Soco failed to assess human rights risks before Virunga exploration, paper alleges
According to a paper by IPIS researcher Gabriella Wass, Soco has “not yet been able to present convincing evidence of a systematic attempt to consider human rights impacts upon [its] initial engagement or thereafter.”
The company’s activities in the Democratic Republic of the Congo (DRC) park have been protested by local communities and are the focus of a global outcry by European lawmakers and conservationists, the paper says. It notes Soco’s argument that its operations are legitimate because it is in DRC at the “express invitation” of the government.
IPIS challenges the company’s assertion, however, stating that “when operating in a country like DRC where the human rights record is so traumatized, it is not acceptable to maintain that the government is behind you and it is no one else’s business.”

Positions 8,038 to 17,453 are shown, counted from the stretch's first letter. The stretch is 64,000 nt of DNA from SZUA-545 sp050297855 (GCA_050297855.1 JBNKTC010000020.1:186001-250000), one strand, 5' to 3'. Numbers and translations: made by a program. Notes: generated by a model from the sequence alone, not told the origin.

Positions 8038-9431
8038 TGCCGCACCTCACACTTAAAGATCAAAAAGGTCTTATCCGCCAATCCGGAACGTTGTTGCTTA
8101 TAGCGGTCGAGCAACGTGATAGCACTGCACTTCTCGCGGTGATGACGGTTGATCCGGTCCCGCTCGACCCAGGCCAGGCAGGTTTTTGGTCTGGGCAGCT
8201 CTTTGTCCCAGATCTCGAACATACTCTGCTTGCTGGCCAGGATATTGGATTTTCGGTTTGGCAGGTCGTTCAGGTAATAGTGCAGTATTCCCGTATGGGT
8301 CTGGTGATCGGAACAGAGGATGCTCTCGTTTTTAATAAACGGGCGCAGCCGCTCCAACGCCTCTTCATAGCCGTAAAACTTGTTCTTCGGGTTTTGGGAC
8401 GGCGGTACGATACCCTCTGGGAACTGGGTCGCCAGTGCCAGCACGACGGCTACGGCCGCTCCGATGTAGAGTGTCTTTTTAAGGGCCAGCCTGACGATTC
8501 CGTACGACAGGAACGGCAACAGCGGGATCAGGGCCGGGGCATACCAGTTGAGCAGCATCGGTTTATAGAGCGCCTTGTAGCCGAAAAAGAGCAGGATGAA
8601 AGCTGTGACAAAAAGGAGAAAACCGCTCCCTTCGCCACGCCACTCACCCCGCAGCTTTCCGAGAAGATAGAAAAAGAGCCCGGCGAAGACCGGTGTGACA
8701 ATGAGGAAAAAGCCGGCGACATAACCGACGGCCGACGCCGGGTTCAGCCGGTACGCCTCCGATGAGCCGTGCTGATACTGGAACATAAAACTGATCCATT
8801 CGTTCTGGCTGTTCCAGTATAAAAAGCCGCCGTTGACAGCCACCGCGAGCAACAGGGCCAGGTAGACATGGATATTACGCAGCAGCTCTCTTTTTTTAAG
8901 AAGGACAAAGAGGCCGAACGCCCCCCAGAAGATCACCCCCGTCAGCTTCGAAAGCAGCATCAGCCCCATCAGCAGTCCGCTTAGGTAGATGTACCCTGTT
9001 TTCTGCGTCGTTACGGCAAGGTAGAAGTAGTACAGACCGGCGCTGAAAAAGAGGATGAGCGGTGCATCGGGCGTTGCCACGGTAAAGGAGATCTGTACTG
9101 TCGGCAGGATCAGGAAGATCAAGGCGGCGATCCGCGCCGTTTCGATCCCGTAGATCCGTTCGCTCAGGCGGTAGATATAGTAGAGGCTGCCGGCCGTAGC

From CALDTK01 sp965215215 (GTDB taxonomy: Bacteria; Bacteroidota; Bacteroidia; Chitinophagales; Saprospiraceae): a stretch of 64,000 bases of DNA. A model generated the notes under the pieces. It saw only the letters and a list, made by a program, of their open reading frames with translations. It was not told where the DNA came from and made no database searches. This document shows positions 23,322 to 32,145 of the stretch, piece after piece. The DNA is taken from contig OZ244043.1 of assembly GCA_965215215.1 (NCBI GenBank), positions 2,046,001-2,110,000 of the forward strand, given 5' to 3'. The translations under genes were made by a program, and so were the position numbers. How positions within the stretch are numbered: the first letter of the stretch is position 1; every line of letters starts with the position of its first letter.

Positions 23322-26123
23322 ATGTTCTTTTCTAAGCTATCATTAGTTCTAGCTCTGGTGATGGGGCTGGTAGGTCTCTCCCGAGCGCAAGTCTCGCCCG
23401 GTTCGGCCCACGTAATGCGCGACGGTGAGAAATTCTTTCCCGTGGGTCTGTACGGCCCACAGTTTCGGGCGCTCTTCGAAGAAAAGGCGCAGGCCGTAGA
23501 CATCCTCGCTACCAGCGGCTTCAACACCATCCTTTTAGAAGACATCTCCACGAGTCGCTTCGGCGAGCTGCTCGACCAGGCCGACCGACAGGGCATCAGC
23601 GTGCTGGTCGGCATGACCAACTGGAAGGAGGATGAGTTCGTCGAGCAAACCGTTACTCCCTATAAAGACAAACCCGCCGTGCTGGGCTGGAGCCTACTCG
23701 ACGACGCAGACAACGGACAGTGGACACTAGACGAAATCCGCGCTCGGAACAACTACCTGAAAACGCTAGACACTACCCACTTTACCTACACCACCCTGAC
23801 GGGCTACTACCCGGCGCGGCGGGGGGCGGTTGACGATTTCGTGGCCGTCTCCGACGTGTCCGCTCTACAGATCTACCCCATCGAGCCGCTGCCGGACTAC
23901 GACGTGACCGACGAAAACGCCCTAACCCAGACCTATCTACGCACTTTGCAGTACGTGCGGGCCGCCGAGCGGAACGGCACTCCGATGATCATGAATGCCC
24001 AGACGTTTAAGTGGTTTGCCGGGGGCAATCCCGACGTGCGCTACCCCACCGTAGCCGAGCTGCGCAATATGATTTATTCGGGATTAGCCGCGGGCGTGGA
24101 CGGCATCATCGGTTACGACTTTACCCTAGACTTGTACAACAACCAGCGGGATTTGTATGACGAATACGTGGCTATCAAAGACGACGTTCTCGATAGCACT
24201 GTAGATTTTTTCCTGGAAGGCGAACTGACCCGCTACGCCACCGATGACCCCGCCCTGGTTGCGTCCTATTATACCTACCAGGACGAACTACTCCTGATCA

“The UN’s Guiding Principles on Business and Human Rights stress that human rights due diligence is the key way in which businesses can ensure that they respect human rights during their operations,” the paper says. Adding that “strategies should be put in place to ensure that risks are mitigated, results tracked, and the lessons learnt integrated into ongoing practice.”
IPIS is an independent research institute that focuses on Sub-Saharan Africa. “Why businesses should assess human rights impacts from the outset of projects” was published on 22 August 2013.
WWF is calling on Soco to abandon all exploration and exploitation activities in Virunga, which is the most biodiverse protected area in Africa. The organization also urges the company to make a global commitment not to operate in World Heritage Sites.